Box elder bugs are loud, scary looking, and dependent on group swarming. Yet, they're also completely harmless and extremely passive aggressive. Using this metaphor to address a generation ...
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Jim and Dave are brothers. They haven't spoken in years and don't like each other very much, but are forced to come together for a week when their dad dies in Kansas City. Alonzo Mourning ... See full summary »
When Jim - a disenchanted yet highly popular college professor - learns of his father's death, he must track down his deadbeat brother Dave and deliver him to the funeral. Upon arrival, ... See full summary »
Al Fountain, a middle-aged electrical engineer, is on the verge of a mid-life crisis, when he decides to take his time coming home from a business trip, rents a car, and heads out looking ... See full summary »
London, 1969 - two 'resting' (unemployed and unemployable) actors, Withnail and Marwood, fed up with damp, cold, piles of washing-up, mad drug dealers and psychotic Irishmen, decide to ... See full summary »
Richard E. Grant,
Box elder bugs are loud, scary looking, and dependent on group swarming. Yet, they're also completely harmless and extremely passive aggressive. Using this metaphor to address a generation that thinks big, talks fast, and threatens to change the world, Box Elder is an unapologetic portrait of a youth movement at odds with its own ambivalence, exposing a generation defined by privilege, potential, and self-induced paralysis. The film follows four best friends through their last years of college. Dependant on their parents financially, and on each other emotionally, they spend their time sleeping in, hanging out, and eating lots of sandwiches. Using break-ups and re-occurring scholastic failures to impose a quarter-life crisis, they take turns postponing responsibility, avoiding accountability, and looking for someone or something to substantiate their lives, all the while hedging their bets and mastering the art of treading water and getting away with it. It's a collegiate love letter. Written by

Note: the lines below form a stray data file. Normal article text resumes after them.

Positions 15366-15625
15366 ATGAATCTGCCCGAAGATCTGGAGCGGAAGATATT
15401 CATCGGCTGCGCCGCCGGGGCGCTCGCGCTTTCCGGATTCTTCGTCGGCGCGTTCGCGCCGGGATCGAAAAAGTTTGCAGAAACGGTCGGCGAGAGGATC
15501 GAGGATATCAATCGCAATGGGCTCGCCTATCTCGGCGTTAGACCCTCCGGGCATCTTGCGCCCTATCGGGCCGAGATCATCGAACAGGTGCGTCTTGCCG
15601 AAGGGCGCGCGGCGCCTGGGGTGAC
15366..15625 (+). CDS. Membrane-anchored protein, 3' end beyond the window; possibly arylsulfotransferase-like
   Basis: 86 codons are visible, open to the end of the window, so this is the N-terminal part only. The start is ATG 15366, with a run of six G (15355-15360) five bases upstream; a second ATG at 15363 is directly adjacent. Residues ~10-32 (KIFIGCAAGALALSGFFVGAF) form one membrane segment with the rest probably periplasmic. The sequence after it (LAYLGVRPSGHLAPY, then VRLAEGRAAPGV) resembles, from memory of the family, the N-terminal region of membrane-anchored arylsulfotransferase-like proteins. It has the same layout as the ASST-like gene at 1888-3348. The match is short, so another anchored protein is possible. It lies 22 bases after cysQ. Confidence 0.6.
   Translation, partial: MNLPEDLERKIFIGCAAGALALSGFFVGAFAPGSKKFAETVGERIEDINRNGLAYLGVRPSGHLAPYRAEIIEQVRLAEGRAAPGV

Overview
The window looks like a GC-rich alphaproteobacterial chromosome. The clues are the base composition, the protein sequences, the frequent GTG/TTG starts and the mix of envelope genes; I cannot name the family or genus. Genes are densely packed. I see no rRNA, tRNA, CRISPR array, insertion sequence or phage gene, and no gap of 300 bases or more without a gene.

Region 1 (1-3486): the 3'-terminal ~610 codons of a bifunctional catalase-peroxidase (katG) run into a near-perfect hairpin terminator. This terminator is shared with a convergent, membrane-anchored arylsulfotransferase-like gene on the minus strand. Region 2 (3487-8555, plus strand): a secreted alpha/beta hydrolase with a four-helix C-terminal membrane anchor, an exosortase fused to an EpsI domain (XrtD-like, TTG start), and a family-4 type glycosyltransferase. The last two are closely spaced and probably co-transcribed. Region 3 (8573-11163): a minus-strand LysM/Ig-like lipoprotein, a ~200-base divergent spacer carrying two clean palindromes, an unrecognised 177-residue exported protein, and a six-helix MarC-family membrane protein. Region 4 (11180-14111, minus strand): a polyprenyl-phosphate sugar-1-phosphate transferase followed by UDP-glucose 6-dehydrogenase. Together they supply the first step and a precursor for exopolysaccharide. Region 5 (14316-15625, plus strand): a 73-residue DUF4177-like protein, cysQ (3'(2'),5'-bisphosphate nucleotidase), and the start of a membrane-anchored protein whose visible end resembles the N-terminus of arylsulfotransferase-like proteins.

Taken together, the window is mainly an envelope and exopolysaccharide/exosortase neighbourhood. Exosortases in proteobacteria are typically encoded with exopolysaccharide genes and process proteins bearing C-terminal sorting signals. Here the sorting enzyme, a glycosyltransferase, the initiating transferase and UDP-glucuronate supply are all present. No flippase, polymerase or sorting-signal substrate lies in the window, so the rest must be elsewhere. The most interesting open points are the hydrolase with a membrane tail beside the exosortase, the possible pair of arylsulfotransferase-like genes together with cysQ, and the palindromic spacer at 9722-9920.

Kamau Bilal would edit the film overnight during production, allowing them to view rough cut scenes of the previous day's footage during the morning production meetings. This allowed the filmmakers to watch their first full rough cut of the film 5 days after wrapping principal photography. See more »
When the undercover cop is busting the kid at the Halloween party, you see his gun duct taped to his shirt on his back. Then in the immediate next shot the orientation and position of the gun is totally different. See more »
Many of the names in the credits are fake pseudonyms for jobs that either writer/director Todd Sklar did himself, or jobs that were done by some of the actors. They chose to credit fake names to make the film and it's production seem more fleshed out. See more »
I absolutely loved this movie! I had never heard of it before my buddies and I watched it and we couldn't stop laughing. I'm fresh out of college and it made me want to go back and do it all over again...but better. The Marti Gras scene was awesome...had some great shots. I think it's a great showcase of what college is actually like but told in a humorous way. The situations the group gets into is so unique that Box Elder doesn't resemble just any other college humor type of movie. That shows the director has some real creativity, especially with the wit of some of the one-liners. I would recommend this movie to anyone who wants to reminisce on stupid moments of their own lives. I look forward to more movies like this one for sure.
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